A man accused of the manslaughter of his two-year-old daughter has admitted having an illegal pistol - a sawn-off shotgun.
Gustav Otto Sanft admitted the firearms charge this morning, shortly before his trial was due to get underway in the High Court in Auckland.
He has denied a charge of manslaughter relating to the death of his daughter, Amokura Daniels-Sanft, who died last year after she was shot in the head with a shotgun.
His lawyer Phil Hamlin told the court Mr Sanft thought the gun wasn't loaded and was rubbish because it didn't fire.
The Crown said Mr Sanft pointed the gun at his daughter as she jumped on a couch outside their Mangere home.
But Mr Hamlin said there would be evidence to show the gun could go off without the trigger being pulled and his client didn't aim it at anybody.
A passer-by, Katalina Katoa, told the court she was driving through Mangere with her two-month-old son in the back seat when she heard a gun shot.
She said she headed down Favona Rd in Mangere and saw a family outside a house. A woman was on the phone and two men were nearby with children crying.
Ms Katoa said further down the driveway, a man was holding the body of a child, screaming and crying. She got out of her car, and asked the lady on the phone what was happening. Ms Katoa said the woman told her to call 111. Her call will be played in court tomorrow.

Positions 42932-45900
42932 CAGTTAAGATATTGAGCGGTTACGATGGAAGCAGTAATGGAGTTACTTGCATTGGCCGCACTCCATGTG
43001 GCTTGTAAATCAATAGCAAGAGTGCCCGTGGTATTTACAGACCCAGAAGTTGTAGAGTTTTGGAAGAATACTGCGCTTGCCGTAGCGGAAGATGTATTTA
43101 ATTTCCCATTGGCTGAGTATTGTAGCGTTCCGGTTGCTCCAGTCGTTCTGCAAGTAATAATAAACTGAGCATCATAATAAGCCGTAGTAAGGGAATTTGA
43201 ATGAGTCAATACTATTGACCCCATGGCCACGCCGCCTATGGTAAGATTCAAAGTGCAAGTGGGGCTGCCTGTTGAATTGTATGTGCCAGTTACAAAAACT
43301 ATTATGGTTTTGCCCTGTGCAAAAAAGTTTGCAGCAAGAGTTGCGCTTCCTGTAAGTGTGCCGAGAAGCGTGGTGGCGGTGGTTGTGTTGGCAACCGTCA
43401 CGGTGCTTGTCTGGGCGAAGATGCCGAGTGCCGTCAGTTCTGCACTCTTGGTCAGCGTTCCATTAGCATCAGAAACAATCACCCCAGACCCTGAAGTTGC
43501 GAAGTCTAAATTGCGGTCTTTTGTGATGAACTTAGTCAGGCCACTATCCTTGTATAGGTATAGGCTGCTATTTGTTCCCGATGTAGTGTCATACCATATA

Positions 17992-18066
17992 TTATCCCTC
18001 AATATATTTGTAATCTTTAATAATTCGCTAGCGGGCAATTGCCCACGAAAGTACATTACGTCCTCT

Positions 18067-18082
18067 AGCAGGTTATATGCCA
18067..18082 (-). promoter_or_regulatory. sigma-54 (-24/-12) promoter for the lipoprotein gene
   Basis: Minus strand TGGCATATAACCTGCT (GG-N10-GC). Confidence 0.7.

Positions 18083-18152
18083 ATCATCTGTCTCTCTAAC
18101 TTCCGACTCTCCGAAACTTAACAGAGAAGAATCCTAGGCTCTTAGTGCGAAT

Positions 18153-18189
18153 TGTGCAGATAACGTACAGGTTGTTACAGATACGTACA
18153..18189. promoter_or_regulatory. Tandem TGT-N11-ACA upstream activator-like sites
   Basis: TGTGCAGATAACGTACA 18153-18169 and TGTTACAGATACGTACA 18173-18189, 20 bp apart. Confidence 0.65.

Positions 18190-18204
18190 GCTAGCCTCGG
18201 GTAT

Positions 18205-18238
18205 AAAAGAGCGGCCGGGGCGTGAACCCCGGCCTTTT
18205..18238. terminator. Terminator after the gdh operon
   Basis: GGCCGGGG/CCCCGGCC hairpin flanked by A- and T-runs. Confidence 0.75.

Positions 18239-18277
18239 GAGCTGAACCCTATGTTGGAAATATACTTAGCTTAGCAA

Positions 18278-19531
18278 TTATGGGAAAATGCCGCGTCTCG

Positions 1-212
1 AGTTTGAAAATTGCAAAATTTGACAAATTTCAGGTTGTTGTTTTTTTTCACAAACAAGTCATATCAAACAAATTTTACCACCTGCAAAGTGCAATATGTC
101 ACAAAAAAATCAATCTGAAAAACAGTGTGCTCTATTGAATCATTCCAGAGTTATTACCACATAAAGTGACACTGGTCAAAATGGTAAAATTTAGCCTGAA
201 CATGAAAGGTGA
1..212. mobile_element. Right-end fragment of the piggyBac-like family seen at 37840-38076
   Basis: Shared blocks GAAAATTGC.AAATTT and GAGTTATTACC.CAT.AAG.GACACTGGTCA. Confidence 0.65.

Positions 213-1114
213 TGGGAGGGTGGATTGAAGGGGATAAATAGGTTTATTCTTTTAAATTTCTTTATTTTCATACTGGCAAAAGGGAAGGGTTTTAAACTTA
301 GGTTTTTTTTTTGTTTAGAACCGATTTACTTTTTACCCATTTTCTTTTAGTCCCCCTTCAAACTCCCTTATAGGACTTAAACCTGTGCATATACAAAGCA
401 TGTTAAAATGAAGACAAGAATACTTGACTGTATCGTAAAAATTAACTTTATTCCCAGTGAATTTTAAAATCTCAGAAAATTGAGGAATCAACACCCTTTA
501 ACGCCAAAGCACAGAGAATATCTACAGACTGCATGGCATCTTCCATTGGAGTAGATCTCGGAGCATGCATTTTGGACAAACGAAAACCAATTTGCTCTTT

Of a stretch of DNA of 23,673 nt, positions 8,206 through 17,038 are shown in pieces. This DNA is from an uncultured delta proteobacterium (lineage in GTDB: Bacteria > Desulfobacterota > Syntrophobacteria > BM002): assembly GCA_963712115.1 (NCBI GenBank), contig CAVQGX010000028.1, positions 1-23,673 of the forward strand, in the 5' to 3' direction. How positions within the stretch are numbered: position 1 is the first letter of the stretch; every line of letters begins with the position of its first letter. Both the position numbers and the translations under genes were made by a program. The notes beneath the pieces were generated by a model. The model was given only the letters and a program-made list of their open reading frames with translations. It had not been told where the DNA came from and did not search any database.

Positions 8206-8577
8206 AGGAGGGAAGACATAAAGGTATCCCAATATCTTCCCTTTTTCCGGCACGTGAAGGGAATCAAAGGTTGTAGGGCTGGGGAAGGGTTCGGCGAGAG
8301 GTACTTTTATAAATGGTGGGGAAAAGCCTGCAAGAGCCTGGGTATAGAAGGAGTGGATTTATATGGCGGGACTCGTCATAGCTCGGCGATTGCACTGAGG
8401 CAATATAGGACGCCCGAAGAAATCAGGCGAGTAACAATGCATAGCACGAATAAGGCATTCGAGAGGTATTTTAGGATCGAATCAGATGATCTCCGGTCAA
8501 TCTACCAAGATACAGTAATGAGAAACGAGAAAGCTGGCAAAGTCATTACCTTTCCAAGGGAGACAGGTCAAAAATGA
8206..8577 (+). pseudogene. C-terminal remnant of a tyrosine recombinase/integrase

The court was told the Sanft family was moving house on 2 June last year.
Close friends of Mr Sanft were helping out with the move. One of those was Anna Leao.
She told the court she had known Mr Sanft since the pair had been in nappies, running around Sunday School.
She said she was up the end of the driveway with one of Mr Sanft's children when she heard the gunshot and turned around.
Ms Leao said she didn't know anything was wrong until the children started crying and she saw the two-year-old - Amokura.
Her partner, Jimmy Tikoinamaka, was in his car when he noticed a taped-up handle protruding from Mr Sanft's pants.
He said the handle was similar to that on the sawn off shotgun displayed in court inside a perspex box.
He told the court he was reaching for a cigarette lighter when the gun went off.
Mr Sanft wept during most of their evidence
Earlier, the prosecutor Katie Hogan opened the case for the Crown.
She said Amokura was playing on a sofa in the driveway. Ms Hogan said Mr Sanft was angry when he pointed the gun at her.
But Ms Hogan said the Crown's case was not that Mr Sanft intended to kill or hurt her.
When the shot went off he immediately dropped the gun and picked up his daughter.
He told police officers first on the scene that he pulled the trigger after his daughter was playing up and asked what had he done.
Ms Hogan said Sanft failed in his duty of care by pointing a loaded shotgun at a child, failing to check the safety catch was on and pulling the trigger.
Mr Sanft's lawyer Phil Hamlin said the gun went off accidentally - without his client pulling the trigger.
Mr Sanft has admitted a charge of unlawfully possessing a firearm.
The trial has been set down for three weeks.